The NFL recently considered breaking its Sunday Ticket contract with DirecTV early but has decided to stick with its current deal, according to a person familiar with the matter. AT&T would consider partnering with ESPN before 2022 by sharing some out-of-market games with ESPN+, said the person, who asked not to be named because the discussions are private, but any deal would have to be approved by the league. While DirecTV paid $12 billion on Sunday Ticket in 2014, AT&T feels the overall value for the package of games has diminished after the NFL removed one game each week for Thursday Night Football, the person said. ESPN hasn’t had any recent discussions on sharing Sunday Ticket with AT&T, said another person familiar with the matter.
DirecTV typically sells about 2 million Sunday Ticket subscriptions annually, according to people familiar with the matter, but customers have to be DirecTV subscribers to buy the product (with some exceptions, such as living in an apartment building that isn’t allowed satellite TV). In a new deal after 2022, Disney could theoretically offer Sunday Ticket to all consumers. With Sunday Ticket, ESPN+ could become a stronger product to bundle with Disney+, boosting subscribers for both streaming services.
“On the Sunday Ticket, I am not going to elaborate much except [to say] that there has been some exploration as to whether there was an opportunity there,” Disney CEO Bob Iger said in May during Disney’s second-quarter earnings conference call. “We are very bullish about the relationship ESPN has with the NFL. I think we all believe that there are opportunities to strengthen our relationship with them.”
While Iger has also hinted at moving other sports from ESPN to ESPN+ over time, any shifting of content devalues ESPN, which commands about $9 per month for every pay-TV subscriber — whether a person watches ESPN or not.
Iger’s in no hurry to move content from ESPN as long as there are still nearly 90 million U.S. households paying for some form of bundled subscription pay TV.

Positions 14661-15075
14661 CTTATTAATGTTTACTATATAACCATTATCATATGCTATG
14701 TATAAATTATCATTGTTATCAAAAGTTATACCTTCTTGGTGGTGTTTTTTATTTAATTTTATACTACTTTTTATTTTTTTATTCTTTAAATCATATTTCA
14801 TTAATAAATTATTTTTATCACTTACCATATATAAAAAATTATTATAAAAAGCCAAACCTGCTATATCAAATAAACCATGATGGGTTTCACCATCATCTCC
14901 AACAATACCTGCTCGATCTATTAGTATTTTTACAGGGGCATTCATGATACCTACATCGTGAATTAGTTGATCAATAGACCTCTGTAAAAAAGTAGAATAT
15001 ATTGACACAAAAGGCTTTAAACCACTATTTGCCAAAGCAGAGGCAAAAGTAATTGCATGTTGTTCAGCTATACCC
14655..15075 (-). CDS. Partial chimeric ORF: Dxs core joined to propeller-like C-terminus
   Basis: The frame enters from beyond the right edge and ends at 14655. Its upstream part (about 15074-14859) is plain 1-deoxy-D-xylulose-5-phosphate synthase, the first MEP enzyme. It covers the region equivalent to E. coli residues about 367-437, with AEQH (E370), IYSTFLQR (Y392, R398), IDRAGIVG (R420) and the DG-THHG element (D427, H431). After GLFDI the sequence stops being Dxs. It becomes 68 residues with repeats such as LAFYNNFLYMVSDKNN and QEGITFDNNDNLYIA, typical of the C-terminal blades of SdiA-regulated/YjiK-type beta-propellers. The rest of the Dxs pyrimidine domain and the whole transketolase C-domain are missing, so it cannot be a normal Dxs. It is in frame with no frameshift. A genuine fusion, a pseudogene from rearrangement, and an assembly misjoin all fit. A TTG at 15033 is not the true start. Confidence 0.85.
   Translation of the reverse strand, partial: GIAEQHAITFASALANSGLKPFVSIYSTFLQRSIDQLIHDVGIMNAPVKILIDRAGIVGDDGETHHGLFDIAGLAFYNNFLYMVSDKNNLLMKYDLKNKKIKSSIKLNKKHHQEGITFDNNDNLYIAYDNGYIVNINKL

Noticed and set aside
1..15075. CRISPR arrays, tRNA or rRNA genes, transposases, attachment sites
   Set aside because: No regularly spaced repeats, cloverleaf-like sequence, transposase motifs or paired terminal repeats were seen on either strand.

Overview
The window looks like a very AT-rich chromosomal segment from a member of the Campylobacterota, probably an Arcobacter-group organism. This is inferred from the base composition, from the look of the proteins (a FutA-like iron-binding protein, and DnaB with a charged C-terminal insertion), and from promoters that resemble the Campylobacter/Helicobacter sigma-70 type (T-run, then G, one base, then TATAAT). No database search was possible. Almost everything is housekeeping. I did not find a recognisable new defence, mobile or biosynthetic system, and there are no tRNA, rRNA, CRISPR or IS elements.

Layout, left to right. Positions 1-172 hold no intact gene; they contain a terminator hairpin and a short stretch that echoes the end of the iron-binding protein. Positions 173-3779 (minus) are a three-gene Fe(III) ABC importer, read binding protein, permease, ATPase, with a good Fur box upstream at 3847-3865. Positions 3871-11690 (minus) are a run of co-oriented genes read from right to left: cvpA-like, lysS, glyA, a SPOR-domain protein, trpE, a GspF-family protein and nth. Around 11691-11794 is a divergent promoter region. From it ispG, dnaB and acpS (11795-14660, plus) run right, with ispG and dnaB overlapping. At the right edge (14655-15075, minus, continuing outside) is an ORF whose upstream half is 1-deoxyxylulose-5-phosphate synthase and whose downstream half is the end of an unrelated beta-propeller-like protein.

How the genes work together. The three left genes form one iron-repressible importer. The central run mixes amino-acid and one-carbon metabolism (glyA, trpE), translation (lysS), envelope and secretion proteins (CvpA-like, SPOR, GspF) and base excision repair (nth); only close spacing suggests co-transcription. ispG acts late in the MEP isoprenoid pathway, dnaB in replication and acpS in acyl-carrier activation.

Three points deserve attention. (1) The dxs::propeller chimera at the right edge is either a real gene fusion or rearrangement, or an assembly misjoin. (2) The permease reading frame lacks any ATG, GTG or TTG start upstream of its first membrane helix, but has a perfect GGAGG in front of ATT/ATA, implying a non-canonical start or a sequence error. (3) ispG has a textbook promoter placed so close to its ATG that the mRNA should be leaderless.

The linear network’s future
This reality has created a dilemma for Disney. ESPN’s ratings almost by definition can’t improve in the long term as fewer people will watch live TV. But ESPN isn’t ready to fully embrace a streaming future as the network’s revenue continues to rise.
ESPN executive vice president Norby Williamson recently said he was replacing the daily “Outside The Lines” half-hour show with an extended “SportsCenter.” The network has also recently asked that another personality-driven show, “High Noon,” hosted by Pablo Torre and Bomani Jones, be “focus grouped” — industry lingo for learning more about who is watching and what people think of the show, according to people familiar with the matter.
But “SportsCenter” has also been undercut by technology, reviewing games whose results are readily available all over the Internet. ESPN.com, Twitter and other Internet sites often already have access to many of the highlights ESPN features by the time “SportsCenter” airs.
Keeping ESPN as more than simply a factory for games and highlights is important to many at the network, including almost everyone associated with executive producer Rydholm’s trio of shows “Around the Horn,” “Highly Questionable” and “High Noon,” the people said. Jones, Torre and Dan Le Batard, host of “Highly Questionable,” all come from the Rydholm tree and have helped ESPN reach different audiences over the past decade.
Pitaro, who took over as ESPN president last year, replacing John Skipper, will likely try to continue to appease both camps as he leads ESPN into the next decade. Le Batard remains close with Pitaro after breaking company policy and discussing politics on his radio show in July, according to people familiar with the matter. He has remained with the network and wasn’t suspended.
But as ESPN’s audience continues to decrease, or potentially skews older and wealthier, Pitaro may decide that linear programming that worked 20 years ago actually makes more sense returning to the airwaves.
An ESPN spokesperson declined to comment on the network’s show choices or future strategy.
All of this is a prelude. The biggest shoe to drop in the transition from cable to streaming will probably be the de-bundling of ESPN completely, allowing anybody to subscribe to it on an a la carte basis.
While Disney may be years away from making that call, the company has two clear choices: protect the golden goose or prepare for what’s to come. For now, Disney is trying to do both.